The signal depth, however, is actually one-half this value, due to the fact that the sodar signal is the result of backscattering. At any particular height from which the signal arrives at the sodar, it will have traveled twice this distance. Thus, the speed of the sodar return signal as it propagates up to any particular height and then returns to the sodar is effectively one-half the speed of sound when it is measured as the height that the signal has reached. The backscattered signal that arrives at the sodar is, in effect, folded in half. Another way to look at this is to consider that at the instant the sodar stops transmitting and begins receiving the backscattered signal, the backscattered energy has already traveled a maximum round-trip distance corresponding to the pulse length, or up to a height corresponding to one-half the pulse length. All other backscattered energy at that instant will have traveled a distance ranging from 0 up to that height. At any point later in time, the difference in the range of heights of the backscattered signal (i.e., the signal depth) will always be one-half the transmit pulse length.

Confirming that
the signal depth is actually one-half the length of the transmit
pulse is perhaps best done by constructing a table of values showing
the heights of the top and bottom of the transmit pulse and the
heights of the top and bottom of the backscattered return signal as
a function of time. If
we assume the speed of sound is 340 m/s, then the speed of the
return signal is in effect one-half this value or 170 m/s (because
the distance traveled by the signal is twice the distance to the
signal height). If we
further assume that the sodar operates with a 50-ms transmit pulse,
then the heights of the top and bottom of both the transmit pulse
and the return signal can be calculated as a function of time from
the beginning of the transmit pulse:

Time (ms) |
Pulse Top (m) |
Pulse Bottom (m) |
Pulse Length (m) |
Signal Top (m) |
Signal Bottom (m) |
Signal Depth (m) |

0 |
0.0 |
0.0 |
0.0 |
0.0 |
0.0 |
0.0 |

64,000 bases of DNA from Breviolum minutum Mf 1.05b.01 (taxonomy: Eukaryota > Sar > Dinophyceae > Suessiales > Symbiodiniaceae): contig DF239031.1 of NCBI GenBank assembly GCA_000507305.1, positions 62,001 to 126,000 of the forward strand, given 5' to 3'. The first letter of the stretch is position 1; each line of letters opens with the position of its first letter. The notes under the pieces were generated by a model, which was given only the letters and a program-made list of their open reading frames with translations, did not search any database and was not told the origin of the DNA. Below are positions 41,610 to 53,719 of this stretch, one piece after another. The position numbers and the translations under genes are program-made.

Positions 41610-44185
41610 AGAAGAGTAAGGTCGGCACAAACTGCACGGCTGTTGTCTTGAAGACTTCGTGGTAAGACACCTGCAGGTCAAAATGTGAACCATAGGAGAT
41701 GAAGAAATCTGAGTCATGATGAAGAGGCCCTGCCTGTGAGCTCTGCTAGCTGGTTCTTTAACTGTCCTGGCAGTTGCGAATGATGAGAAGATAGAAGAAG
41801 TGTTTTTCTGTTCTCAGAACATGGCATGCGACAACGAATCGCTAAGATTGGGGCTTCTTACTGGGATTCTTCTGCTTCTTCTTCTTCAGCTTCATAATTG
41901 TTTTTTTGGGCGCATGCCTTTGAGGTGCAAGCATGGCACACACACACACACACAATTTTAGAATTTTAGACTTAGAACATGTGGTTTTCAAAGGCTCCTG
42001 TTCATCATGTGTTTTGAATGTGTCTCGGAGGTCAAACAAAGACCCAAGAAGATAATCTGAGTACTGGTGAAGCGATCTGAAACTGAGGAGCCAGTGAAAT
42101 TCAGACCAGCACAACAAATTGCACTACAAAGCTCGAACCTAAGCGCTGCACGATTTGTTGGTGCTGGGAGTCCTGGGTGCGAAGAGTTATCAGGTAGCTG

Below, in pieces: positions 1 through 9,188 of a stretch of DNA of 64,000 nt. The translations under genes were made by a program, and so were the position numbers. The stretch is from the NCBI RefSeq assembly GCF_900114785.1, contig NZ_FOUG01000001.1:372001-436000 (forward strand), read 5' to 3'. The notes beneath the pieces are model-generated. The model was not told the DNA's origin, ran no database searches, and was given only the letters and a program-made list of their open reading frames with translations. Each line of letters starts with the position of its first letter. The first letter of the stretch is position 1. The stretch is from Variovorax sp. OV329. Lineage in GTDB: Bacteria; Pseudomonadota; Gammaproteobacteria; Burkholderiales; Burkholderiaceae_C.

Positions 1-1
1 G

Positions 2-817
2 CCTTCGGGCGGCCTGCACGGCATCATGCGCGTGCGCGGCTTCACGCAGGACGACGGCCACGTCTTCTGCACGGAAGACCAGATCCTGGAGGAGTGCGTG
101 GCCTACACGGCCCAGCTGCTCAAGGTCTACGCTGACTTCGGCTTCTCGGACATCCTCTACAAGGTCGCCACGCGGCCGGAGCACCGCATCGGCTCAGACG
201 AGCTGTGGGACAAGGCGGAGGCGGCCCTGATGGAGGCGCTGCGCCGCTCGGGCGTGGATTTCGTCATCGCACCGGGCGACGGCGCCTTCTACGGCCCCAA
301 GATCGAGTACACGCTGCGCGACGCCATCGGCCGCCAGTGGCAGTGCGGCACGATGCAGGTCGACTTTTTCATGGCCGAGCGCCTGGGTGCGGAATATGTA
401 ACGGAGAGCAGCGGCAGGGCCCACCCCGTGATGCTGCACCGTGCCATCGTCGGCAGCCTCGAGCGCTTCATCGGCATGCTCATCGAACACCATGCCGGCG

50 |
17.0 |
0.0 |
17.0 |
8.5 |
0.0 |
8.5 |

100 |
34.0 |
17.0 |
17.0 |
17.0 |
8.5 |
8.5 |

150 |
51.0 |
34.0 |
17.0 |
25.5 |
17.0 |
8.5 |

200 |
68.0 |
51.0 |
17.0 |
34.0 |
25.5 |
8.5 |

250 |
85.0 |
68.0 |
17.0 |
42.5 |
34.0 |
8.5 |

300 |
102.0 |
85.0 |
17.0 |
51.0 |
42.5 |
8.5 |

In the above table, the pulse length is simply the difference between the pulse top and the pulse bottom. Similarly, the signal depth is the difference between the signal top and the signal bottom. In this example, the transmit pulse length was 17.0 m and the signal depth was one-half this value or 8.5 m. Signal sampling does not begin until after the transmit pulse is fully emitted, and the signal depth is constant with time after the transmit pulse is fully issued.

As indicated previously, the sodar vertical resolution is actually the sum of the signal depth and the sampling depth. The sampling depth is given by:

SD = (S/2) (FFT size) / (SR)

where,

SD = sampling depth (m)

S = speed of sound (m/s)

FFT size = number of sample points

SR = sample rate (Hz)

Ideally, the
sampling depth should be made as small as possible to obtain a fine
vertical resolution.
The two parameters we have to work with here are the FFT size and
the sample rate. Thus,
either the FFT size could be made small and/or the sample rate could
be made large (fast) to achieve a minimum sampling depth.
However, in any sodar system that uses an FFT to derive the
frequency of the signal data, the sampling depth is not an
independent parameter in the sodar configuration.
That is because the sodar **spectral resolution** is
inversely related to the sampling depth.
In a sodar system using an FFT to identify the signal
frequency, the spectral resolution is given by:

Resolution (Hz) = (SR) / (FFT size)

Hence, a very fine sampling depth results in a very coarse spectral resolution, and vice versa. (Note: The actual spectral resolution of sodar systems is typically enhanced by bin averaging of the FFT results, but the inverse relationship with sampling depth remains in effect. Also, computational techniques are available, such as "zero padding", that improve the sampling depth without degrading the spectral resolution. While zero padding may improve the sampling depth without degrading spectral resolution, the tradeoff is usually reduced signal-to-noise ratio and reduced altitude performance.)

Ideally, the sodar spectral resolution should be as fine as possible to obtain the most accurate results with a sodar system. But configuring the sodar to operate with a fine spectral resolution results in a coarse vertical resolution.

In practice, the vertical resolution of a Doppler sodar system must be balanced with spectral resolution and altitude performance to obtain optimum results. If the vertical resolution is taken to be the effective sampling depth as defined above, then typically the finest vertical resolution that can be achieved while maintaining optimum accuracy and altitude performance will be about 10 to 20 m. However, the actual performance will generally be better for typical wind profiles. This is because data near the center of the effective sampling depth will tend to carry more weight than data from the upper and lower extremes which will often tend to cancel each other. Hence, comparisons of sodar data with data from wind instruments at corresponding levels on a collocated tower will be found to be quite good even with larger effective sampling depths.

The ART Model VT-1 is configurable with a combination of settings for transmit pulse duration, FFT size and sample rate that result in an effective sampling depth ranging from about 10 to 40 m.